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France Criticizes Turkish Military Intervention in Syria

He said he could understand Turkey's concern about protecting its borders and fighting the Islamic State group, but criticized actions against Kurdish rebels allied with the U.S.-led coalition against the extremists

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    French President Francois Hollande speaks at a press conference during the second day of the NATO Summit, in Warsaw, Poland, on July 9, 2016. Hollande criticized Turkey's recent military advances into Syria.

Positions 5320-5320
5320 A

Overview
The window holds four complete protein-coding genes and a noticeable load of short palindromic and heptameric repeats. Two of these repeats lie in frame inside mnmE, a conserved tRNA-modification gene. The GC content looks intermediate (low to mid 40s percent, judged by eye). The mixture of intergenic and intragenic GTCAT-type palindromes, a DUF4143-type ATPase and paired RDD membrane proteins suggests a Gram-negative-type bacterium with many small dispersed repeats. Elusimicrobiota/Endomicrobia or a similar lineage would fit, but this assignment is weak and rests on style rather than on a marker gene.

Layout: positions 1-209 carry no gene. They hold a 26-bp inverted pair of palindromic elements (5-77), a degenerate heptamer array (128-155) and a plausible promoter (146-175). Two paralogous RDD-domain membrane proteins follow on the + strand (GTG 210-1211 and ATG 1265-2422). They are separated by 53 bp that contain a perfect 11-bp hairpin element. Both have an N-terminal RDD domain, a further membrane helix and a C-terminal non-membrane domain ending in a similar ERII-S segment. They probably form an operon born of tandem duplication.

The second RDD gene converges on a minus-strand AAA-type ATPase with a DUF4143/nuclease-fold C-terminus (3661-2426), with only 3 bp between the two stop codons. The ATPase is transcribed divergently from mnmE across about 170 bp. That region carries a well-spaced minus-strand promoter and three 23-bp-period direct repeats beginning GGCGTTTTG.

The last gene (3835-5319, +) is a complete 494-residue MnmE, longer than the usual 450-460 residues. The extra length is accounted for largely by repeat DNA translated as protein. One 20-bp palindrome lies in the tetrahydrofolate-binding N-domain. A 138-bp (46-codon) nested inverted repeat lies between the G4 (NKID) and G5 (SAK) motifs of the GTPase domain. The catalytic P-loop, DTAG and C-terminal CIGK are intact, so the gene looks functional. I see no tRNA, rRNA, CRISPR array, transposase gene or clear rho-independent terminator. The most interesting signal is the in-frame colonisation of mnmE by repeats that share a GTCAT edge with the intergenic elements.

French President Francois Hollande has criticized Turkey's "contradictory" military intervention in Syria and warned Russia not to become a "protagonist" in the war.

    Hollande, in a diplomatic speech Tuesday, said "multiple, contradictory interventions carry the risk of a general inflammation" of the fighting that has devastated the country.

    He said he could understand Turkey's concern about protecting its borders and fighting the Islamic State group, but criticized actions against Kurdish rebels allied with the U.S.-led coalition against the extremists. France is part of that coalition.

    Hollande called for cooperation with Russia and said he would invite Russian President Vladimir Putin to France in October, saying Russia should be "a player in negotiations, not a protagonist in the action."

    Hollande said "the absolute urgency is a halt to fighting and a return to negotiations."